Eastern Michigan University's decision to eliminate two women's sports is on hold after a federal judge ruled Thursday to grant two student-athletes a preliminary injunction.
In a 37-page decision, Judge George Caram Steeh found that there is sufficient evidence that EMU does not provide equal opportunities to female athletes under Title IX.
The university and its athletic department announced in March that it was cutting four sports — women's tennis and softball and men's wrestling and swimming and diving — in the interest of saving $2.4 million annually. Tennis player Marie Mayerova and softball player Ariana Chretien then sued the university, both arguing that transfer to another school would be difficult. Mayerova, from the Czech Republic, would need a new visa to attend school in a different state. Chretien, an aviation major, has indicated that schools interested in her as a transfer do not offer her chosen field of study.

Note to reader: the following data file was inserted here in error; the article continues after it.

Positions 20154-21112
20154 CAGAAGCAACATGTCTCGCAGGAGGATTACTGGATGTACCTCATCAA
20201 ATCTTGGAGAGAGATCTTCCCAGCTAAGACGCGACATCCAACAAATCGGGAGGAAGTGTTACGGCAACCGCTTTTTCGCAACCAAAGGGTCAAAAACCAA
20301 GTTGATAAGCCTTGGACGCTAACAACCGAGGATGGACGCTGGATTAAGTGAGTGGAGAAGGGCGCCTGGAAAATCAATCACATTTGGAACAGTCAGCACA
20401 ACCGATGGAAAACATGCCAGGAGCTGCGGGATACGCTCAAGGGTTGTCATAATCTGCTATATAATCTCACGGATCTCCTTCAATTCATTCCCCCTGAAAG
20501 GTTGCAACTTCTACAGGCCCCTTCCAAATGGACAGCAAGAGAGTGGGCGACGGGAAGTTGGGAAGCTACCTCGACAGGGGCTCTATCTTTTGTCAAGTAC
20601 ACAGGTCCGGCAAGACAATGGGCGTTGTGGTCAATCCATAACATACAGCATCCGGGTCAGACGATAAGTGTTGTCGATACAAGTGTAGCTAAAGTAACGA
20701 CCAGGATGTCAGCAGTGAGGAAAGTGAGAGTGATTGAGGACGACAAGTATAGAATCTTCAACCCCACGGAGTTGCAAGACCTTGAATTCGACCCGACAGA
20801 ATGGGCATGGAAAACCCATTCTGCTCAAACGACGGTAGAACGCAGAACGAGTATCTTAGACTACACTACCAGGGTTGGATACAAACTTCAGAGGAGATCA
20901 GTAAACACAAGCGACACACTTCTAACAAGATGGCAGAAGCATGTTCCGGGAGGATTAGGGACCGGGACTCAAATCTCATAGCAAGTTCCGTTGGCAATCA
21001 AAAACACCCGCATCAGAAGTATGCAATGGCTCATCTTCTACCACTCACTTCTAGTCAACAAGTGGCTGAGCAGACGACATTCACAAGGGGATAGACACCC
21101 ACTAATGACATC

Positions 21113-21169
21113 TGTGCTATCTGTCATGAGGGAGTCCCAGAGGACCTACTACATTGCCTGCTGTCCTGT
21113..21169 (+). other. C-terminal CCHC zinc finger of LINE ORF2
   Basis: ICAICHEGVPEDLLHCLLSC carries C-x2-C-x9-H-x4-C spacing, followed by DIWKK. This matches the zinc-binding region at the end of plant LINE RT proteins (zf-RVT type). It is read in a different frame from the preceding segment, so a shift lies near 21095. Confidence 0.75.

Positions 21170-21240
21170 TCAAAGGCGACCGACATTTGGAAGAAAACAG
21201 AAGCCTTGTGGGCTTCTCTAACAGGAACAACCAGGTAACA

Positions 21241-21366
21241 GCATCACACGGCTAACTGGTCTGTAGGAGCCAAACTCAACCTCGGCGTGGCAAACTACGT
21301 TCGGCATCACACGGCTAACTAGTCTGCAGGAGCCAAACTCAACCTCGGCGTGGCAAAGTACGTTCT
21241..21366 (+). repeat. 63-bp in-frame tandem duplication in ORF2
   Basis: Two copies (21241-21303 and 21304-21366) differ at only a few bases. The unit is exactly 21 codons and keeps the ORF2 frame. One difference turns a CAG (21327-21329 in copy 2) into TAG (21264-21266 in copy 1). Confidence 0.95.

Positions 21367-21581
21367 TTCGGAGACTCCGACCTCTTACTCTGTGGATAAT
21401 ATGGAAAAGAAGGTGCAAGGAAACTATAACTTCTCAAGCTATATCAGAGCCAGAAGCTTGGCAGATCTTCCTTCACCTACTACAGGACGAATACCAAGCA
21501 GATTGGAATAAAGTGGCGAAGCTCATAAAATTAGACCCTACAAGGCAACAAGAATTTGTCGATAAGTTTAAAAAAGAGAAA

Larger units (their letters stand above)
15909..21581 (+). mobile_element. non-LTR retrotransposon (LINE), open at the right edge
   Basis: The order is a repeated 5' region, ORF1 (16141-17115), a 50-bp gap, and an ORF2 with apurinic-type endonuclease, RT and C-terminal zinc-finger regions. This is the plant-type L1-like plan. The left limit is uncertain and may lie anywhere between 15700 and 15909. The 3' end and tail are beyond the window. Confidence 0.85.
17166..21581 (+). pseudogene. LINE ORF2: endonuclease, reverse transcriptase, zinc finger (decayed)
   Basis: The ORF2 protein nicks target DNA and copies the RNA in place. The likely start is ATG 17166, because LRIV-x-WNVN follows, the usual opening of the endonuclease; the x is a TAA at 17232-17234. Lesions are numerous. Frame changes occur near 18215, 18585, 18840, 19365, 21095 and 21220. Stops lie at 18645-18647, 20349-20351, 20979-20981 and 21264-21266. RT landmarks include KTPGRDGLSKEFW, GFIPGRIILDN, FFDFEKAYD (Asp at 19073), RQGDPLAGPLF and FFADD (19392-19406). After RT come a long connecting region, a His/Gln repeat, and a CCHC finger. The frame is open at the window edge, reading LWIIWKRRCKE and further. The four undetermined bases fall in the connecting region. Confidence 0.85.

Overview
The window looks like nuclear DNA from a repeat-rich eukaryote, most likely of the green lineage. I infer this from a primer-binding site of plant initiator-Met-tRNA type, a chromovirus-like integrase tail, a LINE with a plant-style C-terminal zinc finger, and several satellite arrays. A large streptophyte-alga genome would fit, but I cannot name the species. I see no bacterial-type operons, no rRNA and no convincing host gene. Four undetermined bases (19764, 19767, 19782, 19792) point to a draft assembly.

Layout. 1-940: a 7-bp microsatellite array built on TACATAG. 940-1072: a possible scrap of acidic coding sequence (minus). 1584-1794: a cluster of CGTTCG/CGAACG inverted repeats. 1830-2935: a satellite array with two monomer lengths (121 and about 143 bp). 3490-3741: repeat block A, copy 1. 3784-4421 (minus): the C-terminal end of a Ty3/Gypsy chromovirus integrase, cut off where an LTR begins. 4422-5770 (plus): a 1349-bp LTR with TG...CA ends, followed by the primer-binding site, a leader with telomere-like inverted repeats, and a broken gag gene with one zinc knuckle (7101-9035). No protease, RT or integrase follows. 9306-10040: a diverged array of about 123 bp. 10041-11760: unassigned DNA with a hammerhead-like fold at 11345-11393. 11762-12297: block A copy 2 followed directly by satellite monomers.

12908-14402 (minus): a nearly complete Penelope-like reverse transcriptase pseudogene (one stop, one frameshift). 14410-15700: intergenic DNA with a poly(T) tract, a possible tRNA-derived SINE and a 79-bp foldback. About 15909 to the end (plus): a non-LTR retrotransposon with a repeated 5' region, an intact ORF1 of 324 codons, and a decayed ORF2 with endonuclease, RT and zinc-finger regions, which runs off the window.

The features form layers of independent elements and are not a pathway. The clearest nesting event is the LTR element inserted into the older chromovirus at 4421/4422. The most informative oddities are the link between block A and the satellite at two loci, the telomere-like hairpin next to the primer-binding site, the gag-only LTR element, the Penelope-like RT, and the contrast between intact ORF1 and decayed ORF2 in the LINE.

As reported by The Detroit News, while most of the athletes affected in the March cuts were male, numbers submitted to the U.S. Department of Education since 2003 show Eastern Michigan has struggled to provide female athletes a percentage that aligns with the student-body population. In 2016-17, the most recent academic year for which data is available, 59.74 percent of Eastern Michigan students were female, while the female student-athlete population was 43.88 percent.
University officials argued they have increased opportunities for female athletes, with 323 female athletes in 2017-18, compared to a low of 185 in 2008-09. Steeh was unmoved. "The actual numbers reveal a participation disparity that has lingered for at least 15 years, with no evidence of a serious effort to address it," he wrote, adding, "The court finds that the public interest is best served by upholding the goals of Title IX."
Steeh also wrote he is not in position to decide a reasonable outcome, and instead ordered an Oct. 23 conference between Eastern Michigan representatives and lawyers representing Mayerova and Chretien.